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HomeForexFX Weekly Recap: May 15 – 19, 2023

FX Weekly Recap: May 15 – 19, 2023

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The U.S. dollar may have caught most of the traders’ attention with U.S. debt talk developments and Fed speak this week,  but wasn’t the best trending FX asset this week!

The New Zealand dollar was likely the best opportunity as it trended higher across the board as traders priced in hawkish RBNZ meeting expectations. The Japanese yen was a great opportunity as well as it was uniformly dragged lower against its major counterparts on improving risk sentiment vibes, dismissing net positive numbers from Japan this week.

USD Pairs

Overlay of USD vs. Major Currencies Chart by TV

Overlay of USD vs. Major Currencies Chart by TV

Debt ceiling concerns and mixed (but mostly hawkish) messages from FOMC members helped ensure that USD got a lot of attention this week.

USD was trading in ranges when the U.S. started poppin’ better-than-expected mid-tier economic updates that nevertheless supported a long period of high interest rates if not more rate hikes.

The dollar’s uptrends really took off on Thursday when both POTUS Biden and U.S. Congressmen assured the markets of a debt ceiling deal in the making.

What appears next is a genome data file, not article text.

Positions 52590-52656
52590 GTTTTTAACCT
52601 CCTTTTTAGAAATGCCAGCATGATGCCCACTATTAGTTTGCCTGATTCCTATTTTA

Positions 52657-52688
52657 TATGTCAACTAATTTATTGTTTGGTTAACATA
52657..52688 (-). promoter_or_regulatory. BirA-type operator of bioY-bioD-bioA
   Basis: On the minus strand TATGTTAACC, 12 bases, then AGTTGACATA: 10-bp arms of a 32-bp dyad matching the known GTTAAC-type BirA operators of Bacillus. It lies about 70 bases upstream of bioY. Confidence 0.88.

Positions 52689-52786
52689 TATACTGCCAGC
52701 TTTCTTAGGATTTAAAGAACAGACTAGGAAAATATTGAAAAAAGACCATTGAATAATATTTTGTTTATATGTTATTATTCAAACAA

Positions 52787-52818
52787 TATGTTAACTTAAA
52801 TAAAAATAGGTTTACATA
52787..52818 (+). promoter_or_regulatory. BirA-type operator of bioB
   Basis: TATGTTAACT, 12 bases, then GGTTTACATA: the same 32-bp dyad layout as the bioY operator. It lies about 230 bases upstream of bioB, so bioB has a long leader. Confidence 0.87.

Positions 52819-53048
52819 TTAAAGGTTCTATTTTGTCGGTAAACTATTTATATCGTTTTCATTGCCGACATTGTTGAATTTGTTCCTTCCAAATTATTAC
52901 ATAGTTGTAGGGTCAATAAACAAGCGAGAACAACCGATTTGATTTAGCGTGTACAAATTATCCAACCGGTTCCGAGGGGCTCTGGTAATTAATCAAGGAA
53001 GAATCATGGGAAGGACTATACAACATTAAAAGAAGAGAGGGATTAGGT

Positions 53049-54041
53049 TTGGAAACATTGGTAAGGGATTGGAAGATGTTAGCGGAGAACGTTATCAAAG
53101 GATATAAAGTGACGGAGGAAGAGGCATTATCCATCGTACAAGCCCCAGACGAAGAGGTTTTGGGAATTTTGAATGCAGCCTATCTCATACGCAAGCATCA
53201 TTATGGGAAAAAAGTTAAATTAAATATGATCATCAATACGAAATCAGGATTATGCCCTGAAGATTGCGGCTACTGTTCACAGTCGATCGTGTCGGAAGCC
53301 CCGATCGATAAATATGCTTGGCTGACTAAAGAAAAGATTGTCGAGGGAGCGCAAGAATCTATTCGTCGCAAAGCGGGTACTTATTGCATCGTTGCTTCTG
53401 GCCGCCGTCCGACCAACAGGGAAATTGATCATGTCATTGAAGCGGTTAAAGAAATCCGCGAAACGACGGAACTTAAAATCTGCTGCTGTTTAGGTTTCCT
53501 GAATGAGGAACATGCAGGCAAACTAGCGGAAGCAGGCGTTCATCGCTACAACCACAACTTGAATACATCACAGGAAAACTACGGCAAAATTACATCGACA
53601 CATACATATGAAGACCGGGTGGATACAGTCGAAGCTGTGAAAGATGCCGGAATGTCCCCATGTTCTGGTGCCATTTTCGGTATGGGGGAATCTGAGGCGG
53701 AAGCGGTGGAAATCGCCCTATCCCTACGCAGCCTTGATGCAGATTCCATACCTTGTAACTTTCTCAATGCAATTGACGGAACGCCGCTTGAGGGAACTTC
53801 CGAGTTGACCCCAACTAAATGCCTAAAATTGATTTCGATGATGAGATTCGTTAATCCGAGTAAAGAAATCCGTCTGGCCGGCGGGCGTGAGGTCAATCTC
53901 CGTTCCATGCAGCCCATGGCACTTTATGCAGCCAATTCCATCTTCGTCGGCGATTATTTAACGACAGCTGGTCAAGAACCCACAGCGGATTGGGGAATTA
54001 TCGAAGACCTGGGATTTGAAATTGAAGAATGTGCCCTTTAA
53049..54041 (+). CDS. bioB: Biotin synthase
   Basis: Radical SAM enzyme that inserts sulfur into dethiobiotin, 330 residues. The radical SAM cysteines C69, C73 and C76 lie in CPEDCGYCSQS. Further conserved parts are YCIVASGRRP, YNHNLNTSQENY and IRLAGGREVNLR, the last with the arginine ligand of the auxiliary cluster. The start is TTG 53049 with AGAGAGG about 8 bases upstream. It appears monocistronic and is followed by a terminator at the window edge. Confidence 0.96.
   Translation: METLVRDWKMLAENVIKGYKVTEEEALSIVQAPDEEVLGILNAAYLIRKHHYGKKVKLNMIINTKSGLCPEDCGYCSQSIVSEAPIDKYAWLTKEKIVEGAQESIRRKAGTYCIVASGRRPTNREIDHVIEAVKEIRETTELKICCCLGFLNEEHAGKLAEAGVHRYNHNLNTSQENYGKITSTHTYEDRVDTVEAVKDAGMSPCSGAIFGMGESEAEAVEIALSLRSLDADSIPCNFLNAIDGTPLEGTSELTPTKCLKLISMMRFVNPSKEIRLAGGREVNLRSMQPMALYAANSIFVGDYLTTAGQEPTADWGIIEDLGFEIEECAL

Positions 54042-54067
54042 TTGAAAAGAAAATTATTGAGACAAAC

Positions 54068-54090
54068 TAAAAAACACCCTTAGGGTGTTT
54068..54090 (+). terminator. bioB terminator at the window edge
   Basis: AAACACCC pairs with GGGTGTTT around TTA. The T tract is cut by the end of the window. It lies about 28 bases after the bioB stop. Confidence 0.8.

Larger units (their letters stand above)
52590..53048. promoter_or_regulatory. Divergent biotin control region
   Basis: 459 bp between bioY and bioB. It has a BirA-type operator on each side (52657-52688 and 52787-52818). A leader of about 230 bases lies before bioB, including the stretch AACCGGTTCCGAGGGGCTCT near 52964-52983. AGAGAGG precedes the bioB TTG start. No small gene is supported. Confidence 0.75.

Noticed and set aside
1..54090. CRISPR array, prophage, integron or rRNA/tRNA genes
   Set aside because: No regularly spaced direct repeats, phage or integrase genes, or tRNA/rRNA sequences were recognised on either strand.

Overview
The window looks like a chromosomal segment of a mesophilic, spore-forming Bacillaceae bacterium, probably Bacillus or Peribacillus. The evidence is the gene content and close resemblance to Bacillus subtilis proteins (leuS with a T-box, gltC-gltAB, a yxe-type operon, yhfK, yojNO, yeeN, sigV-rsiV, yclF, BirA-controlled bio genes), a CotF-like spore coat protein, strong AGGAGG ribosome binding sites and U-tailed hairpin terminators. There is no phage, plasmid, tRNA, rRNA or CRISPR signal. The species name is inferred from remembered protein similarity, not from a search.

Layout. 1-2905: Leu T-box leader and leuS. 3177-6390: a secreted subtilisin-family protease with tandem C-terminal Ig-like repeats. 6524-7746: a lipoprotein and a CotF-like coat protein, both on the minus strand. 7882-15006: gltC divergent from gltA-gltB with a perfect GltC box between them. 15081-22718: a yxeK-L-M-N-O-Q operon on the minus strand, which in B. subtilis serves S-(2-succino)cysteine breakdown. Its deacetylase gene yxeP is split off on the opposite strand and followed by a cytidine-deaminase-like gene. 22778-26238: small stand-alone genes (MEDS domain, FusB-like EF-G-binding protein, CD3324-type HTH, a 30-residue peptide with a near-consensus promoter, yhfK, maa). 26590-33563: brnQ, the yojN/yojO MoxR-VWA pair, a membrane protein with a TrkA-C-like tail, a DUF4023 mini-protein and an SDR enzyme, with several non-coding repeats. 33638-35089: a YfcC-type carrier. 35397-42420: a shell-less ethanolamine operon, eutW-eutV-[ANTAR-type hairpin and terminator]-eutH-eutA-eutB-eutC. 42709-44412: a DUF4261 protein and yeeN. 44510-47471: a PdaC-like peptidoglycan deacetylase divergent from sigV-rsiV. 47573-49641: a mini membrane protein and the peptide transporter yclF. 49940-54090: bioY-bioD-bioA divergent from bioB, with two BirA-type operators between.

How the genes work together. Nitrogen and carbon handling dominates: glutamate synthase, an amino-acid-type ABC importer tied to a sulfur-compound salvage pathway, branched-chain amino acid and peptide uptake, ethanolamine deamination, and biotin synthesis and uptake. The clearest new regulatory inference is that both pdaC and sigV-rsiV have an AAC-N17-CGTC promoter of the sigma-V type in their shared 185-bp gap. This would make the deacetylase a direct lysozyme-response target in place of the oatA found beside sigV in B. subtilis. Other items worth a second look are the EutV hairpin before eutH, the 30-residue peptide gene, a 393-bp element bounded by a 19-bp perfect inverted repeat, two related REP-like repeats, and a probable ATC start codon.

The safe haven has given up some of its gains, however, and now it looks set to end the week a few pips lower against AUD, CAD, and NZD.

🟢 Bullish Headline Arguments

Thomas Barkin, president of the Federal Reserve Bank of Richmond, stated that he wanted more evidence that inflation rates are slowing and that he would support hiking interest rates further if data showed it’s needed.

NAHB/Wells Fargo Housing Market Index in May: +5 to 50 vs. 45 previous/forecast

U.S. Retail Sales for April: +0.4% m/m (+0.7% m/m forecast) vs. -0.7% m/m previous

U.S. Industrial Production for April: +0.5% m/m (-0.1% m/m forecast) vs. 0.0% m/m previous

U.S. Housing Starts for April rose by 2.2% m/m (1.5% m/m forecast) vs. -4.5% m/m previous

U.S. Weekly jobless claims drop 22K to 242K; continuing claims fall by 8K to 1.799M

Philly Fed Manufacturing Index for May: -10.4 (-22.0 forecast) vs. -31.3 previous; “Twenty-two percent of the firms reported decreases in the prices of their own goods, 15 percent reported increases, and 63 percent reported no change.”

Federal Reserve Governor and vice chair nominee Philip Jefferson said on Thursday that inflation “is still too high, and by some measures progress has been slowing”

Dallas Fed President Lorie Logan says recent data does not point to passing over another rate hike in June

🔴 Bearish Headline Arguments

Federal Reserve officials Kashkari and Goosbee both signal interest rate policy caution due to credit and price pressures

U.S. total household debt for Q1 2023: +0.9% q/q to $17.05T

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Empire State Manufacturing Index for May: -31.8 (+8.0 forecast) vs. +10.8 in April; Employment: -3.3 vs. -8.0 previous; Prices paid: 34.9 vs. 33.0 previous; New orders: -28.0 vs. 25.1 previous